KARE 11 Segment

This is not as fancy as some of my usual posts, but the folks at KARE 11 are kind enough to give me a few minutes on one of their computers to update my blog.

If you are looking for the feeders that I showed as gifts, stop into any All Seasons Wild Bird Store (find a location near you by visiting http://wildbirdstore.com).

I'm so excited to learn that KARE got a huge response of interest to see the northern species of owls that are "invading" Minnesota this year. If you have been hesitant about going, YOU MUST GO!!!!! It's incredible right now, one birder saw 56 owls in the St. Louis County area (where Szx Zim is) on Thanksgiving Day. I believe the previous record for this many great gray owls in one day was around 34. This is a once in a lifetime event and something that even the non-birders and kids can enjoy.

Here's a repost of the Sax Zim map and intersections.
Iron Trail.org's Sax Zim Bog page.

(Edit: link now fixed)

I've received several requests for the map that I used to look for great gray owls and northern hawk owls. I printed out a map of Sax Zim Bog from the Iron Trail Website and then marked off all the spots that had been reported on the bird nets by Ben Yokel and Mike Hendrickson. We also found owls in other areas, it just became a matter of knowing what type of habitat to find them. If you like, you can print out the map and then mark down on it the owls from Ben and Mike's posts.

These were intersections with owls reported by Ben Yokel:

Northern Hawk Owls: Three individuals along Hwy 53 between mile markers 43 and 45, just north of Cotton. Four individuals along Hwy 7, located 4.0, 5.0, 5.5, and 7.5 miles N. of 52 (Arkola Rd). One bird along 213 (McDavitt Rd), 5 miles N. of 28 (Sax Rd)3 birds along 788 (Admiral Rd), located 2.6, 3.8, and 3.9 miles S. of 27 (Zim Rd) One bird along 28 (Sax Rd), 1 mile W of Hwy 71 bird along 133, 2.6 miles W. of Hwy 71 bird in Melrude, just S. of the Town Hall (the "election monitor" from Nov 2).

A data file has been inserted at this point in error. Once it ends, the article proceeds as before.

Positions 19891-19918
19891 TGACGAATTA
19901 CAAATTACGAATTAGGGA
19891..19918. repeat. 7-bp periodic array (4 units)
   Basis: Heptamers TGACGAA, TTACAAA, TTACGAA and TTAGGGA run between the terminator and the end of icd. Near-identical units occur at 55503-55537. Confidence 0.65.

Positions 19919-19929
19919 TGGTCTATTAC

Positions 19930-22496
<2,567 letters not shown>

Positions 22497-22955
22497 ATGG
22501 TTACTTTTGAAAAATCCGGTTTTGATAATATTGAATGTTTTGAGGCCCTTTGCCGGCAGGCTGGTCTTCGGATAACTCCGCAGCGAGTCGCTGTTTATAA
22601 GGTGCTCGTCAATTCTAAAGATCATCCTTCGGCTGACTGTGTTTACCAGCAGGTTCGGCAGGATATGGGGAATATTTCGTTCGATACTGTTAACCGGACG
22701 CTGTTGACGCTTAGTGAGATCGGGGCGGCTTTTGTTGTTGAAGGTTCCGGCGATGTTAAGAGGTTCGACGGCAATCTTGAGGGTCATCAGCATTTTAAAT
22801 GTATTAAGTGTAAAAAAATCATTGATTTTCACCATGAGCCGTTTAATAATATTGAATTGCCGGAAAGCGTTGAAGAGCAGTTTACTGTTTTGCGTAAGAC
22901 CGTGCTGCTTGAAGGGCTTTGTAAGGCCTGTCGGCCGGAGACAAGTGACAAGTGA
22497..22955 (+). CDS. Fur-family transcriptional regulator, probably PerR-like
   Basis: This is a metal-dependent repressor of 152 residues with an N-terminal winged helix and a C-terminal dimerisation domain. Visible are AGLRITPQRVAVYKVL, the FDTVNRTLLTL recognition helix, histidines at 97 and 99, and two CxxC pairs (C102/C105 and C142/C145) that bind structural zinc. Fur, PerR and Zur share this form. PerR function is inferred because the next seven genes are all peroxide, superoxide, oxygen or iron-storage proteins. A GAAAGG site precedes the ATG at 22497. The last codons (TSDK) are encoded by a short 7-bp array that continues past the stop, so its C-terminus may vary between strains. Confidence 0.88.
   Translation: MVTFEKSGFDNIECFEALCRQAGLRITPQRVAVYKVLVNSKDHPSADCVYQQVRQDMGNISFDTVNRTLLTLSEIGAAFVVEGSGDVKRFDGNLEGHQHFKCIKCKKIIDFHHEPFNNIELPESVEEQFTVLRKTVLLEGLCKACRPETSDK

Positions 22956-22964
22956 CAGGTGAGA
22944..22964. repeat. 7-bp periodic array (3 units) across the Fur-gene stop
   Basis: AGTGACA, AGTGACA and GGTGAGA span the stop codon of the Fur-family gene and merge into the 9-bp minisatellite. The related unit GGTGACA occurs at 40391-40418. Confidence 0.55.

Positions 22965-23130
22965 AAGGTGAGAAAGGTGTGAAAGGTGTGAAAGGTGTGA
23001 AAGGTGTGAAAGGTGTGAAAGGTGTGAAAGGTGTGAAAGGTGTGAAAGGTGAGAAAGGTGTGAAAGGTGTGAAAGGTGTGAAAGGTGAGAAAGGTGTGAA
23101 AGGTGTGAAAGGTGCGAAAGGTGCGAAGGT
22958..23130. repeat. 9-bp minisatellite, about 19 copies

Great Grays Owls: One bird along Berg Lake Rd in Melrude1 bird along Melrude Rd (59), 1 mile E of Hwy 531 bird along Randall Rd, 0.5 miles N. of 52 (Arkola Rd, ~1 mile W. of Cotton). Two birds along Admiral Rd (788), 3.6 and 4.0 miles south of Zim Rd (27). The bird 4 miles S of Zim Road was an off-white dilute-plumaged bird, possibly the same individual seen earlier this year along 28 and 207. These were intersections with owls reported by Mike Hendrickson.

Northern Hawk Owl: 2 miles south of Stone Lake Rd. (319). At the intersection of 319 and Co. Rd 71 .5 miles south of Co. Rd 232 (Lake Nichols Rd) on Co. Rd 71.25 miles south of Co. Rd. 232 on Co. Rd 7.

Two Great Grey Owls were seen on Co. Rd 133 4.4 miles east of Co. Rd 7. On our trip on Tuesday we found two great gray owls in a Wildlife Management Area about six miles north of the town of Cotton off of 53. We also found two great gray owls within a mile of each other on 133 about 3 miles east of 7. We also found a great gray on 52 just west (about half a mile) of 7. Keep in mind that the birds can be found in these general areas and they don't always stay put (they do have wings after all), and to watch closely.

Some general tips when looking for owls include:
1. If you stay in your vehicle you can get relatively close without scaring the owls. You really don't need to do any hiking in the bog, the birding can all be done from the comfort of your vehicle!
2. Watch for northern hawk owls on the tops of trees. They fly much faster than other birds and their wings have a sort of falcon shape as they large long and somewhat pointed like a falcon. They can look about crow size or a little smaller when perched on top of a tree or telephone pole.
3. Watch for great gray owls (which are just HUGE) about eye level in areas with lots of trees. We found several near the road sitting on old snags but it is possible to sometimes find them on top of spruce trees or fence posts in the open.
4. Roads can be either numbered or named. For example, 202 is also Owl Avenune (not so good for owls this year, but great for boreal chickadees)
5. Watch for other vehicles that are slowing or stopped on the side of the road, chances are it's another birder who has spotted an owl.Good Luck and I hope you get some owls!